In 2017, actor, producer, director, and screenwriter Justin Theroux sued his Manhattan co-op building neighbor, a law firm senior equity partner, Norman Resnicow for trashing Theroux's rooftop terrace and then interfering with his home renovations by weaponizing Resnicow's legal training in a "twisted sport to bully and intimidate." As the court highlighted in a December order, the parties "do not get along, to put it mildly" and "resorted to this litigation to resolve or at least address their many disagreements." Most interesting of their disagreements has been the long discovery battle resulting in a refreshment of various important discovery and evidentiary doctrines, including attorney-client privilege and spousal privilege.
For instance, previously Theroux challenged Resnicow's claims of spousal privilege on dozens of emails the lawyer exchanged with his wife (and co-defendant), but the court found in October that "nearly all the emails were properly withheld or redacted on spousal-privilege grounds" and ordered only a handful of them to be produced. Theroux also attempted to shield emails between himself and his business manager, who is a lawyer, but was ordered to produce most of the emails following an in-camera review by the court. Theroux's most recent challenge, however, was successful. Recently, the court ordered Resnicow to produce emails he exchanged with his law firm co-workers (an associate and in-house counsel) related to his dispute with Theroux, underscoring that just because you work at a law firm and are colleagues with lawyers does not automatically make those lawyers YOUR lawyers.
The court emphasized that attorney-client privilege protects only communications that are sent in the context of an established attorney-client relationship. Although the relationship between attorney and client is contractual, a formal written agreement or payment of fees is not required. Rather, absent a written agreement, "a court must consider the words and actions of the parties to ascertain if an attorney-client relationship was formed." In conducting this assessment, an attorney's general statement that a party was a client, without more, is insufficient to demonstrate the relationship. Here, the court held that Resnicow failed to establish an attorney-client relationship between him and his co-workers because: (a) there was no formal indicia of such a relationship between him and the firm or the co-workers, such as a letter of engagement or a retainer agreement; (b) no attorneys' fees were paid to the firm or the co-workers for their work in Resnicow's dispute with Theroux; and (c) neither the co-workers nor the firm ever appeared on behalf of Resnicow in the Theroux dispute, in person or on paper. The court also reasoned that it could not imagine a state of the world in which the co-workers or the firm could be subjected to a legal-malpractice claim arising from assistance they provided Resnicow-as would be possible if they were indeed his attorneys.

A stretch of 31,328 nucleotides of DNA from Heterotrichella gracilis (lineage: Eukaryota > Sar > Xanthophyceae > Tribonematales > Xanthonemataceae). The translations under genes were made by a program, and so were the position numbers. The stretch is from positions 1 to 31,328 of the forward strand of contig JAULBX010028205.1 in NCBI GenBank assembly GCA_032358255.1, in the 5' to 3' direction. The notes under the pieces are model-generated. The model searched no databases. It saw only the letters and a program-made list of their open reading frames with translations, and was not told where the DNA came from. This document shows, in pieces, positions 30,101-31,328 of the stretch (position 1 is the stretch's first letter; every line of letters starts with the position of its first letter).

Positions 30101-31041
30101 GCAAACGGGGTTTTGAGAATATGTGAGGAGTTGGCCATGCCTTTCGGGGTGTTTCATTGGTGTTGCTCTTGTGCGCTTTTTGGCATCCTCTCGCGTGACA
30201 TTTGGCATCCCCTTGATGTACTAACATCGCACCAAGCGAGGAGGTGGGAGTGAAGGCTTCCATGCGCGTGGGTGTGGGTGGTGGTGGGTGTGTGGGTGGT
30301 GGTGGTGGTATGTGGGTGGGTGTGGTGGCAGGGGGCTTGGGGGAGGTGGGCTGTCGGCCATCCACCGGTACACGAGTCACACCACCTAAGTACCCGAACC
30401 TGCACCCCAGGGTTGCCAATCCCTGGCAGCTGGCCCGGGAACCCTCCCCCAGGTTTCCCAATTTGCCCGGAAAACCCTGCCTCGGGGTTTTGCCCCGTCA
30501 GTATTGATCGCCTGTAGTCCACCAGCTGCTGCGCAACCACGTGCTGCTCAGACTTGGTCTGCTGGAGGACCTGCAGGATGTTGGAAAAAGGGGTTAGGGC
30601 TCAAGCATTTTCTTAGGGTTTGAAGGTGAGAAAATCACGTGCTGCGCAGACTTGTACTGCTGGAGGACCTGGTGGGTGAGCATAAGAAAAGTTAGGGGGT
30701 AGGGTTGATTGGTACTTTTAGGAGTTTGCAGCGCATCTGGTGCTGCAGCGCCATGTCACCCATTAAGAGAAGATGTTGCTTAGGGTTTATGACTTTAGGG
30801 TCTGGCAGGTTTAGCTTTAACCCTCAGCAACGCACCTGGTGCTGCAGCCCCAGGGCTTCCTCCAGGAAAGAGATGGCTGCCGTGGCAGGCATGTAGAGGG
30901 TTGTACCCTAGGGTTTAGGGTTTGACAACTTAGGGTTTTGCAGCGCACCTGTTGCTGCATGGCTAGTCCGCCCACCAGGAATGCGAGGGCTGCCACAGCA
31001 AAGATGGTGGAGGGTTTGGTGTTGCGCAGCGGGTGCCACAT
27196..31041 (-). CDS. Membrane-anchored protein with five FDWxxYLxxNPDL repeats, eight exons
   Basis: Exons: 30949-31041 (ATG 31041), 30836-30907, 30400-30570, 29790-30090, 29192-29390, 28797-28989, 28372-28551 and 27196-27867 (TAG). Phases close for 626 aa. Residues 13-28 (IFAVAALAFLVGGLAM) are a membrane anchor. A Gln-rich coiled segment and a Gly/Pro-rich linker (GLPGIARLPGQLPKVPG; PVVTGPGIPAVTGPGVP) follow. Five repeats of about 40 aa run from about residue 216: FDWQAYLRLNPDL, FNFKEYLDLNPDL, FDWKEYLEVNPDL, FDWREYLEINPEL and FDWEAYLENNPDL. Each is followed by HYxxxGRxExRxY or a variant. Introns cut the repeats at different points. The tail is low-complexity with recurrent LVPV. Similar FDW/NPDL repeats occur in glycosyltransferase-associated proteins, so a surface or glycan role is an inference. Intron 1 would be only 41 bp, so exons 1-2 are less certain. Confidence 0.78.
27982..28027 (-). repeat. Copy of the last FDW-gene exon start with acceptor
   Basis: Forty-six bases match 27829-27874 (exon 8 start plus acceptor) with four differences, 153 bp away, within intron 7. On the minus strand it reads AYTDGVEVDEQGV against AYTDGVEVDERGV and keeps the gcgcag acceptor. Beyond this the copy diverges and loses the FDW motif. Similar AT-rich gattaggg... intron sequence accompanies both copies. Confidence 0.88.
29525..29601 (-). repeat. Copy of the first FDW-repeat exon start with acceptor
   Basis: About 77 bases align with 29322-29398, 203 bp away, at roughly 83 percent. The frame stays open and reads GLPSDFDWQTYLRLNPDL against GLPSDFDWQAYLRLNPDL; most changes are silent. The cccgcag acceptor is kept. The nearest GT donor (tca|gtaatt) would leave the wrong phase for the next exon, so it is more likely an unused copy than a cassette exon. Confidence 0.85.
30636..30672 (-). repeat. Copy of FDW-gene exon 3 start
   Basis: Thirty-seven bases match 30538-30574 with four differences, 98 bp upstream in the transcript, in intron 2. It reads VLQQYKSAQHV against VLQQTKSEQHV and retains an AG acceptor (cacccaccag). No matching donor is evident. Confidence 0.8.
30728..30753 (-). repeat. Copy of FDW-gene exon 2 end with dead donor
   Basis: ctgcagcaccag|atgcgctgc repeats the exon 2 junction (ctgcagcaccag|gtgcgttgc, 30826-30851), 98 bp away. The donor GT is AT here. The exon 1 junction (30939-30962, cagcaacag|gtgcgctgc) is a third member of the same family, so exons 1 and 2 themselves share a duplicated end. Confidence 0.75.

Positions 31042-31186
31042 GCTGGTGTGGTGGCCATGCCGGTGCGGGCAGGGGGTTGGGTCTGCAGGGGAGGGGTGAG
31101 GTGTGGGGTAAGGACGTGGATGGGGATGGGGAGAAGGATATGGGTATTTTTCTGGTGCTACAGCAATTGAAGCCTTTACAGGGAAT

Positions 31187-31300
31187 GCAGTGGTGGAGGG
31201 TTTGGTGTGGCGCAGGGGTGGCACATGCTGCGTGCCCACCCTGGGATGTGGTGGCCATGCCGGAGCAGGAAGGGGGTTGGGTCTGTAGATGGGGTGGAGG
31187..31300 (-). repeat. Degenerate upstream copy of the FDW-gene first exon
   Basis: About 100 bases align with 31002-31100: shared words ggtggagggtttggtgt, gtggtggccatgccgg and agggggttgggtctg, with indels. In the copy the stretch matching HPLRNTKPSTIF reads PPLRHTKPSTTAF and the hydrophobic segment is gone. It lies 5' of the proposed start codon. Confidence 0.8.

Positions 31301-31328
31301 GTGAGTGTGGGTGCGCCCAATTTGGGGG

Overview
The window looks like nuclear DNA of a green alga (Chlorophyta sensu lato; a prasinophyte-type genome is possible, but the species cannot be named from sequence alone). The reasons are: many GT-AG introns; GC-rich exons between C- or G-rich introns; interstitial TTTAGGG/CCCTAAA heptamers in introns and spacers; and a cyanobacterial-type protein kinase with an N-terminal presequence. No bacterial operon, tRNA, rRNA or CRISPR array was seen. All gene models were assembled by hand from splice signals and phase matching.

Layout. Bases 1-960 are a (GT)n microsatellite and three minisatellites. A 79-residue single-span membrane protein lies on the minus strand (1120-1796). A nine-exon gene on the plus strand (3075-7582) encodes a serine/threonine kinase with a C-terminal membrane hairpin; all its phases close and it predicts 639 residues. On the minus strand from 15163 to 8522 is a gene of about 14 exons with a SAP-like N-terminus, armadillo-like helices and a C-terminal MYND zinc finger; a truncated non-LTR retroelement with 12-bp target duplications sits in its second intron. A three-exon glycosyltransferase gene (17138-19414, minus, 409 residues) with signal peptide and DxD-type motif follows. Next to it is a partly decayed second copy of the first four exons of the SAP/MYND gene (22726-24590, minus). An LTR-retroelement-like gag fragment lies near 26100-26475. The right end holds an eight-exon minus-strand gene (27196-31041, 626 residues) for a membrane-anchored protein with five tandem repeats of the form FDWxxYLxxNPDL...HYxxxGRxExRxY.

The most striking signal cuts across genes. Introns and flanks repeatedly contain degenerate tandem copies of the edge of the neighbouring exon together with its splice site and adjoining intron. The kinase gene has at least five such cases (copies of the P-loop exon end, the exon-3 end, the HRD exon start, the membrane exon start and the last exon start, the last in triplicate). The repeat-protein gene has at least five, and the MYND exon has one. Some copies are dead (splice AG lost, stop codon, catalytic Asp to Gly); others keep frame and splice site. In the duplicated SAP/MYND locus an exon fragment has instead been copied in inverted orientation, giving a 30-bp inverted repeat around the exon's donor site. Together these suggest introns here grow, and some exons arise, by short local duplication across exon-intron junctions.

Additionally, even when there is an attorney-client relationship, privilege may apply to attorney-client communications only if the communications were made for the purpose of obtaining or providing legal advice. Here, Resnicow's privilege log indicated that the associate sent Resnicow emails on how the doctrine of adverse possession can be applied in the context of a landlord-tenant relationship and how a motion to dismiss can be applied to a case involving proprietary leases. The court found these to be "basic legal concepts, none of which specifically related to and integrated the facts of this case-as one would expect were Fidel providing legal advice to Resnicow." With respect to Resnicow' s email with the firm's in-house counsel, "a much more senior and experienced lawyer than" the associate, the court alluded that it may very well be possible given the "timing" that it included a discussion of "litigation strategy" regarding the Theroux dispute; however, per the court, the lack of an established attorney-client relationship rendered further analysis moot.
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